Direct3D Lesson 5:Solid Objects
The first thing we have to change is the definition of our vertices. It would have been simpler to algorithmically generate the cube, but I think it's more illustrative to have the vertices written out at this point. Here's our new definition:
//Here we have the vertices for our pyramid, followed by those for our cube.
//These coordinates are in model space, with 0,0,0 being at their center.
//The pyramid will have each vertex set to a different colour to show how
//the colours will nicely blend, while the cube will have each face set to
//a solid colour.
//The pyramid will be drawn as a Triangle Fan.  Triangle Fan's are special because
//the first vertex drawn becomes part of EVERY triangle drawn afterwards.  Fans are
//fast and efficient, but can only be used in very specific circumstances. In the case
//of a pyramid, the top vertex is shared by all the sides (we're not drawing a bottom
//since it wouldn't be seen anyway).
my_vertex g_vertices[] ={
   {  0.0f,  1.0f, 0.0f, 0x00FF0000 }, // top corner
   {  1.0f, -1.0f,-1.0f, 0x0000FF00 }, // right, front
   { -1.0f, -1.0f,-1.0f, 0x000000FF }, // left, front

   { -1.0f, -1.0f, 1.0f, 0x0000FF00 }, // back, left

   {  1.0f, -1.0f, 1.0f, 0x000000FF }, // back, right
   {  1.0f, -1.0f,-1.0f, 0x0000FF00 }, // right, front (repeated to close the pyramid)

//The cube will be drawn as several (12 in fact, 2 triangles per face, 6 faces) triangles
//in a triangle list.  No vertices are shared, every triangle must be fully specified.
//Even though the right side can't be seen, we'll draw it anyway.
   { -1.0f, -1.0f, -1.0f, 0x000000FF },  //Front face
   { -1.0f,  1.0f, -1.0f, 0x000000FF },
   {  1.0f,  1.0f, -1.0f, 0x000000FF },
   {  1.0f,  1.0f, -1.0f, 0x000000FF },
   {  1.0f, -1.0f, -1.0f, 0x000000FF },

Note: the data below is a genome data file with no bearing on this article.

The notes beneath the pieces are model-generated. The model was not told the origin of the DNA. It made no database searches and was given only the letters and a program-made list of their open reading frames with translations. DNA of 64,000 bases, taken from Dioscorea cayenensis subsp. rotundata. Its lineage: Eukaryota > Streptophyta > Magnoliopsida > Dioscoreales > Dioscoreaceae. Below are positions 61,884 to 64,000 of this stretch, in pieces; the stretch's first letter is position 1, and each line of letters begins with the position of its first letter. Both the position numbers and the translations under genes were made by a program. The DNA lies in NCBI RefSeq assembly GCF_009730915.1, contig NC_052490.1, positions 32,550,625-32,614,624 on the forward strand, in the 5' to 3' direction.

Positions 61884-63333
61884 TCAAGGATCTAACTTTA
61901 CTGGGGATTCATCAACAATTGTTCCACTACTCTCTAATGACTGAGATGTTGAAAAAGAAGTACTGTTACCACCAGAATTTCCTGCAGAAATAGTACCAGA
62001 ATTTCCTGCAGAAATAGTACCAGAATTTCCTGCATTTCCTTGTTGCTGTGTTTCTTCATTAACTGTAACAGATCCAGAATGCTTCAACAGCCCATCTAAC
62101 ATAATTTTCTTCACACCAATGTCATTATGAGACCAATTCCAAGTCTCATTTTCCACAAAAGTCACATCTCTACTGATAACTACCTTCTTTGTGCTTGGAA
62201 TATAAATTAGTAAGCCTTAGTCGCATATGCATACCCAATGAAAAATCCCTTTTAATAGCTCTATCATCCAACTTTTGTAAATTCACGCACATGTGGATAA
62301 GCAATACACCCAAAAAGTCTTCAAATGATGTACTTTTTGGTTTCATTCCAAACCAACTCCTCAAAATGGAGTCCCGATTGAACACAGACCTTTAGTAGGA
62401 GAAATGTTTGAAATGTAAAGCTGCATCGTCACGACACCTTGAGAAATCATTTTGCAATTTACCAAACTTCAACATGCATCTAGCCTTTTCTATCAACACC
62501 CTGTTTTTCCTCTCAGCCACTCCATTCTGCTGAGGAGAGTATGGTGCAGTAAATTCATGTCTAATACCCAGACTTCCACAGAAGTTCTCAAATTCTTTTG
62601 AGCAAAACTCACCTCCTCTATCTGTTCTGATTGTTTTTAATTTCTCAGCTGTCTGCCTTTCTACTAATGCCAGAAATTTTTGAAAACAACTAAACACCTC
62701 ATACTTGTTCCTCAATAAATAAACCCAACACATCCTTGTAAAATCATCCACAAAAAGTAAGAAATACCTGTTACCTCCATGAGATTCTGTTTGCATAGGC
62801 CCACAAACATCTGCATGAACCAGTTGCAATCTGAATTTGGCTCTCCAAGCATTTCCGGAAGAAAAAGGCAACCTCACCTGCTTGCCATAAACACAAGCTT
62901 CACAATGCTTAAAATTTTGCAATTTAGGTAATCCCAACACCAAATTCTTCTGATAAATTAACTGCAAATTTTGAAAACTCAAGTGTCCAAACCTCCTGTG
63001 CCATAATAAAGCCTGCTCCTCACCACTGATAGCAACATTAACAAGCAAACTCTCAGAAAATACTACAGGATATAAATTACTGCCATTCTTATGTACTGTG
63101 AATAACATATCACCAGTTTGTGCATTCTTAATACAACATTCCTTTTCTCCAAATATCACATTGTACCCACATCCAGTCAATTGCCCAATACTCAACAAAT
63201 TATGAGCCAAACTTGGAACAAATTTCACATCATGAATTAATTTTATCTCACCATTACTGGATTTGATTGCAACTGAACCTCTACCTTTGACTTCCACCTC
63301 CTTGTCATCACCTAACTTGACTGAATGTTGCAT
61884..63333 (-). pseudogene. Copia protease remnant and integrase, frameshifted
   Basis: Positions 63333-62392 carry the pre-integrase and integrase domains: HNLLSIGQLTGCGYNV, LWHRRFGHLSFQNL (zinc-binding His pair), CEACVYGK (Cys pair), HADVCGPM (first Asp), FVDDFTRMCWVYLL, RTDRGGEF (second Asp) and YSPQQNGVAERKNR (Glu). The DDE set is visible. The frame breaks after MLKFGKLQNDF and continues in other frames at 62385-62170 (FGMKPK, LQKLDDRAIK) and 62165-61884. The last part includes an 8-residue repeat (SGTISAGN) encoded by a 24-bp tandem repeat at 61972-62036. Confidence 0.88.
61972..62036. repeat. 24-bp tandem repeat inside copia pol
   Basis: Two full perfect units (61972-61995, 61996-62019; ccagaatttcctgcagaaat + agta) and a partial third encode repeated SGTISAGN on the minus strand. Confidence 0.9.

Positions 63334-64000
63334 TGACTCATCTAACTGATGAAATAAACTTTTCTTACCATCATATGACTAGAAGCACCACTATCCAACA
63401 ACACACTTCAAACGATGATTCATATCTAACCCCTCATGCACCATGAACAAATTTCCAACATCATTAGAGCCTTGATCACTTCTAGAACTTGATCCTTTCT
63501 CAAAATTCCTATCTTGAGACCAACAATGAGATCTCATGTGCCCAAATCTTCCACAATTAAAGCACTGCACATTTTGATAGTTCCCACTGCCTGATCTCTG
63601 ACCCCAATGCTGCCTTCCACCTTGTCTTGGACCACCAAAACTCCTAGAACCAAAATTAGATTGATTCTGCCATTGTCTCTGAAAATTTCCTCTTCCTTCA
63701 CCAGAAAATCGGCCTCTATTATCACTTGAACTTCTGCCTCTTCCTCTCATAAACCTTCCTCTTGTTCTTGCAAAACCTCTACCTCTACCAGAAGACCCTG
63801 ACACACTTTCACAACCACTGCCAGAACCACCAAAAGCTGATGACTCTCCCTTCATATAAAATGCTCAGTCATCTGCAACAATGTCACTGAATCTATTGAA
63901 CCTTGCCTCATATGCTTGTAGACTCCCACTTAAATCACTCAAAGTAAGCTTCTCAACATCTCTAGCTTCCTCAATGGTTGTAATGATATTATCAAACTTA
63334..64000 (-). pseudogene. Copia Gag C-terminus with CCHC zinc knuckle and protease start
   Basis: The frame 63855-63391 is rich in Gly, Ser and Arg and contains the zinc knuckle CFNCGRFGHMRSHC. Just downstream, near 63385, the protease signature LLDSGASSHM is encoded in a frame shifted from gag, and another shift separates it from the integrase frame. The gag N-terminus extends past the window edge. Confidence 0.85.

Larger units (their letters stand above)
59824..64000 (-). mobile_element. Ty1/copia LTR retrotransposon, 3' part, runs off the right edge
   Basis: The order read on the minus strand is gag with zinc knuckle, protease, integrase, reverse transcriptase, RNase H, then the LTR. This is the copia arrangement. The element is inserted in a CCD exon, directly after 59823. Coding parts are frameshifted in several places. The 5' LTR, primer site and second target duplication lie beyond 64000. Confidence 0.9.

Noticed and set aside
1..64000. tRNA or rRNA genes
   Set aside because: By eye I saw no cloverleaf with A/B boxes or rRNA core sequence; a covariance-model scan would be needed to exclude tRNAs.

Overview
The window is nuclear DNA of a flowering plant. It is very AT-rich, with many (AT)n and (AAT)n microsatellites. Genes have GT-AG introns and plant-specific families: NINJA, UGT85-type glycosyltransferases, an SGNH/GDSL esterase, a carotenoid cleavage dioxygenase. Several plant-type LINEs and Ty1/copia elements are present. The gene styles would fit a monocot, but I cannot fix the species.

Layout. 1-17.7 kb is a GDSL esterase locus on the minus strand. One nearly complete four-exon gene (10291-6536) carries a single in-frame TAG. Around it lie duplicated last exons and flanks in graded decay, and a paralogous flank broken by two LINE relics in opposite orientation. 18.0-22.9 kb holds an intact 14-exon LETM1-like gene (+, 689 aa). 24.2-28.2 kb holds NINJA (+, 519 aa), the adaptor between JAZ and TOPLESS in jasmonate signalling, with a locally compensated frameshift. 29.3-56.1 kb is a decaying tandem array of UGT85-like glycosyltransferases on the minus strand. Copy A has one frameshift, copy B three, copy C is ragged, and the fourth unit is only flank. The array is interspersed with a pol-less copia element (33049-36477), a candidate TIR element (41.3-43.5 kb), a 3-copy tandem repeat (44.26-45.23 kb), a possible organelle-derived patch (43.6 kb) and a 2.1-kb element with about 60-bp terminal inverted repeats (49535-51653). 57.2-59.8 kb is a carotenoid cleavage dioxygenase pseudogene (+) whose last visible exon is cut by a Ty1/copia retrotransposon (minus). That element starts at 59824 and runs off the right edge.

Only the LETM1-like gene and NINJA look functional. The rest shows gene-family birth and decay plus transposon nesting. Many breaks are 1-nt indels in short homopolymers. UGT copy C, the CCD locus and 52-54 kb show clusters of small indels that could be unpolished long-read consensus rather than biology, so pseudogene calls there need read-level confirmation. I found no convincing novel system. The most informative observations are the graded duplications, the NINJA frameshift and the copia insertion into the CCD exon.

{ -1.0f, -1.0f, -1.0f, 0x000000FF },

   {  1.0f, -1.0f,  1.0f, 0x0000FF00 },  //Back face
   {  1.0f,  1.0f,  1.0f, 0x0000FF00 },
   { -1.0f,  1.0f,  1.0f, 0x0000FF00 },
   { -1.0f,  1.0f,  1.0f, 0x0000FF00 },
   { -1.0f, -1.0f,  1.0f, 0x0000FF00 },
   {  1.0f, -1.0f,  1.0f, 0x0000FF00 },

   { -1.0f,  1.0f, -1.0f, 0x00FF0000 },  //Top face
   { -1.0f,  1.0f,  1.0f, 0x00FF0000 },
   {  1.0f,  1.0f,  1.0f, 0x00FF0000 },
   {  1.0f,  1.0f,  1.0f, 0x00FF0000 },
   {  1.0f,  1.0f, -1.0f, 0x00FF0000 },
   { -1.0f,  1.0f, -1.0f, 0x00FF0000 },

   {  1.0f, -1.0f, -1.0f, 0x00FFFF00 },  //Bottom face
   {  1.0f, -1.0f,  1.0f, 0x00FFFF00 },
   { -1.0f, -1.0f,  1.0f, 0x00FFFF00 },
   { -1.0f, -1.0f,  1.0f, 0x00FFFF00 },
   { -1.0f, -1.0f, -1.0f, 0x00FFFF00 },
   {  1.0f, -1.0f, -1.0f, 0x00FFFF00 },

   { -1.0f, -1.0f,  1.0f, 0x00FF00FF },  //Left face
   { -1.0f,  1.0f,  1.0f, 0x00FF00FF },
   { -1.0f,  1.0f, -1.0f, 0x00FF00FF },
   { -1.0f,  1.0f, -1.0f, 0x00FF00FF },
   { -1.0f, -1.0f, -1.0f, 0x00FF00FF },
   { -1.0f, -1.0f,  1.0f, 0x00FF00FF },

   {  1.0f, -1.0f, -1.0f, 0x0000FFFF },  //Right face
   {  1.0f,  1.0f, -1.0f, 0x0000FFFF },
   {  1.0f,  1.0f,  1.0f, 0x0000FFFF },
   {  1.0f,  1.0f,  1.0f, 0x0000FFFF },
   {  1.0f, -1.0f,  1.0f, 0x0000FFFF },
   {  1.0f, -1.0f, -1.0f, 0x0000FFFF },


When modifying arrays (like our vertex array) it's easy to forget to update all the code that references the array. For example, while writing this tutorial I added a few vertices to the array but forgot to change the code that allocates the vertex buffer. I ended up stomping all over memory that wasn't mine. To make sure I didn't do that again, I added this little macro: